Sources of complete protein[edit]

See also[edit]

Notes[edit]

  1. ^ a b "Protein in diet". Medline Plus Medical Encyclopedia. U.S. National Library of Medicine and National Institute of Health. September 2, 2003. Retrieved 2006-10-28. 
  2. ^ a b c Food and Nutrition Board of Institute of Medicine (2005) Dietary Reference Intakes for Protein and Amino Acids, page 691, from National Academies Press
  3. ^ a b c Young VR, Pellett PL (1994). "Plant proteins in relation to human protein and amino acid nutrition" (PDF). American Journal of Clinical Nutrition. 59 (5 Suppl): 1203S–1212S. PMID 8172124. 
  4. ^ http://www.nutritiondata.com/help/analysis-help#protein-quality
  5. ^ World Health Organization, Protein and Amino Acid Requirements in Human Nutrition http://whqlibdoc.who.int/trs/WHO_TRS_935_eng.pdf, p. 245
  6. ^ "Guidance for Industry: A Food Labeling Guide". U.S. Food & Drug Administration. US FDA. Retrieved 14 January 2017. 
  7. ^ a b National Nutrient Database for Standard Reference Release 28, Nutrient data for 11336, Potatoes, white, flesh and skin, baked https://ndb.nal.usda.gov/ndb/foods/show/3091?n1=%7BQv%3D26.52%2C+Q5875%3D0.5%2C+Q5876%3D18.78%7D&fgcd=&man=&lfacet=&count=&max=50&sort=default&qlookup=potato%2C+baked&offset=&format=Full&new=&measureby=&Qv=26.52&ds=&qt=&qp=&qa=&qn=&q=&ing=
  8. ^ Woolf, P. J.; Fu, L. L.; Basu, A. (2011). Haslam, Niall James, ed. "VProtein: Identifying Optimal Amino Acid Complements from Plant-Based Foods". PLoS ONE. 6 (4): e18836. doi:10.1371/journal.pone.0018836. PMC 3081312Freely accessible. PMID 21526128.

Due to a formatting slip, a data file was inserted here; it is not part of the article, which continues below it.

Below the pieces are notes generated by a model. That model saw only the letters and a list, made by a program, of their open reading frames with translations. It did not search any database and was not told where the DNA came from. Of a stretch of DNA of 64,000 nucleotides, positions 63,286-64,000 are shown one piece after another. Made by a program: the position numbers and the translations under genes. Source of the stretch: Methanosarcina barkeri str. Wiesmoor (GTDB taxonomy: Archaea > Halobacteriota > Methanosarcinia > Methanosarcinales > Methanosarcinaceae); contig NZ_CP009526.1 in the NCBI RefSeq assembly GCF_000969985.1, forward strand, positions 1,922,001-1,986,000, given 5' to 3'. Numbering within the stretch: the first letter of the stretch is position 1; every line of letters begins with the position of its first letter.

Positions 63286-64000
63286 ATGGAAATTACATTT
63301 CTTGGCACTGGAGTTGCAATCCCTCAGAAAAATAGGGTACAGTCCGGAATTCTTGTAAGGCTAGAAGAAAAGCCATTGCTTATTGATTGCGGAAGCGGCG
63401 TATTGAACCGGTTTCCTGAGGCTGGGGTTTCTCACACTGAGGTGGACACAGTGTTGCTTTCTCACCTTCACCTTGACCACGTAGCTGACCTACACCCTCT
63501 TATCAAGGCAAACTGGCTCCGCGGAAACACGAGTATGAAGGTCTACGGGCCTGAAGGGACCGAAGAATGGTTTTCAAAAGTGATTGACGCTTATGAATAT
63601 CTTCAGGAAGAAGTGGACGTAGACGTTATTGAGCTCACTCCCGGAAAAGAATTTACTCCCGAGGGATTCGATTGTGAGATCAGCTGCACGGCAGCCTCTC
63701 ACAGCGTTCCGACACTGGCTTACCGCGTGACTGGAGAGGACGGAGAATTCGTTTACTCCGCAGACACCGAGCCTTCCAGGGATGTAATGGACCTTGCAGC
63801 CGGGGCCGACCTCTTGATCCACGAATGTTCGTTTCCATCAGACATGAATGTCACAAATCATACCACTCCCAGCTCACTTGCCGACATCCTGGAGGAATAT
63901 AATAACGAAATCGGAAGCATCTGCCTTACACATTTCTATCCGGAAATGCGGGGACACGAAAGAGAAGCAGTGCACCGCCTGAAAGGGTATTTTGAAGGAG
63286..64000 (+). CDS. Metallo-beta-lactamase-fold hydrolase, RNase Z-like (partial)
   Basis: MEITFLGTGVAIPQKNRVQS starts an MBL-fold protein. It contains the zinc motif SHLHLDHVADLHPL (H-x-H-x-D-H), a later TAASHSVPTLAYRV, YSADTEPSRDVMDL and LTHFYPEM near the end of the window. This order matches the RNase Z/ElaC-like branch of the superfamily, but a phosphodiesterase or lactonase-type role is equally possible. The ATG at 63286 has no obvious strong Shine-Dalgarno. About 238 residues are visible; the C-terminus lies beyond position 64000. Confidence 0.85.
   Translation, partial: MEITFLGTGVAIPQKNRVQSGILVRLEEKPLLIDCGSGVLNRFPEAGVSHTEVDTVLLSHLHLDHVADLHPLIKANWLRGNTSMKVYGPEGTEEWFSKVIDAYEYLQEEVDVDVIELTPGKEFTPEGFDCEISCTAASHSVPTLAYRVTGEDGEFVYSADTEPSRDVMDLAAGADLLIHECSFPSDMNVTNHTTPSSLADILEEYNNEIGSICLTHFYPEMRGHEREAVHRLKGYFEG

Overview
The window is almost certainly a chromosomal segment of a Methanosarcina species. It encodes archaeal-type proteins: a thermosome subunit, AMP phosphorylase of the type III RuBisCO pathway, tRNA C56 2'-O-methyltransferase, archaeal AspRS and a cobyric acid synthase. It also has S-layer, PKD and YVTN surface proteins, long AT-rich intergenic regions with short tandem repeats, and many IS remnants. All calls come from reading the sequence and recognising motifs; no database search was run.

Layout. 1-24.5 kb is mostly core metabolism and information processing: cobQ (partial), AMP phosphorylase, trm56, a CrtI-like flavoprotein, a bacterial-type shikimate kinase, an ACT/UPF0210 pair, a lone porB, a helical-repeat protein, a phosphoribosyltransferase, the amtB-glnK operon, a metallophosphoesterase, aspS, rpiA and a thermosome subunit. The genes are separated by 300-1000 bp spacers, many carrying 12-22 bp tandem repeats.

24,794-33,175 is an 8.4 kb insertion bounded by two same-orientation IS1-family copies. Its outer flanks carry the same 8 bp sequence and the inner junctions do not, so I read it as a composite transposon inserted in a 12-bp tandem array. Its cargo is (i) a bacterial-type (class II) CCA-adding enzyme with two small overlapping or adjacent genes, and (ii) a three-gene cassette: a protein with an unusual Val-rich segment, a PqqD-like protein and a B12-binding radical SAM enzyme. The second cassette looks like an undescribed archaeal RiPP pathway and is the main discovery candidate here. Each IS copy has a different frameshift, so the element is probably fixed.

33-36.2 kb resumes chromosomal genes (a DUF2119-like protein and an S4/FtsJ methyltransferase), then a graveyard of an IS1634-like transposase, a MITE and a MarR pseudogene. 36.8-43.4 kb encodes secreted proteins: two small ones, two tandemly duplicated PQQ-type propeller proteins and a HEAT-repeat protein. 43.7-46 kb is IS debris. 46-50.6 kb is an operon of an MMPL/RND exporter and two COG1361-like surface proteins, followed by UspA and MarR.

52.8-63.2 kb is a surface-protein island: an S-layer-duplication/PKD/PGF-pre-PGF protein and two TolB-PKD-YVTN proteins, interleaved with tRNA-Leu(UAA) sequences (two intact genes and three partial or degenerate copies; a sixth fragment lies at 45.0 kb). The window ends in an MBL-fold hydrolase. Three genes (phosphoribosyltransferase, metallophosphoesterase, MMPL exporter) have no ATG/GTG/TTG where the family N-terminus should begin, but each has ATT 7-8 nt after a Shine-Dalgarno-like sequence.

9. ^ Greger, Miichael. "The Protein-Combining Myth". NutritionFacts.org. Retrieved 12 January 2017. 
  10. ^ http://nutritiondata.self.com/facts/vegetables-and-vegetable-products/2770/2
  11. ^ http://nutritiondata.self.com/facts/legumes-and-legume-products/4327/2
  12. ^ http://nutritiondata.self.com/facts/legumes-and-legume-products/4284/2
  13. ^ http://nutritiondata.self.com/facts/legumes-and-legume-products/4302/2
  14. ^ http://nutritiondata.self.com/facts/nut-and-seed-products/3164/2
  15. ^ http://nutritiondata.self.com/facts/nut-and-seed-products/3093/2
  16. ^ http://nutritiondata.self.com/facts/vegetables-and-vegetable-products/2391/2
  17. ^ http://nutritiondata.self.com/facts/cereal-grains-and-pasta/10352/2
  18. ^ http://nutritiondata.self.com/facts/nut-and-seed-products/3136/2
  19. ^ http://nutritiondata.self.com/facts/vegetables-and-vegetable-products/2704/2
  20. ^ http://nutritiondata.self.com/facts/vegetables-and-vegetable-products/2428/2
  21. ^ http://nutritiondata.self.com/facts/legumes-and-legume-products/4378/2
  22. ^ Livestrong.com webpage entitled NUTRITIONAL SOURCES OF ESSENTIAL AMINO ACIDS
  23. ^ "Tillery points out that a number of popular ethnic foods involve such a combination, so that in a single dish, one might hope to get the ten essential amino acids. Mexican corn and beans, Japanese rice and soybeans, and Cajun red beans and rice are examples of such fortuitous combinations."
  24. ^ "Quinoa: An emerging "new" crop with potential for CELSS (NASA Technical Paper 3422)" (PDF). NASA. November 2003. Retrieved 2006-10-28.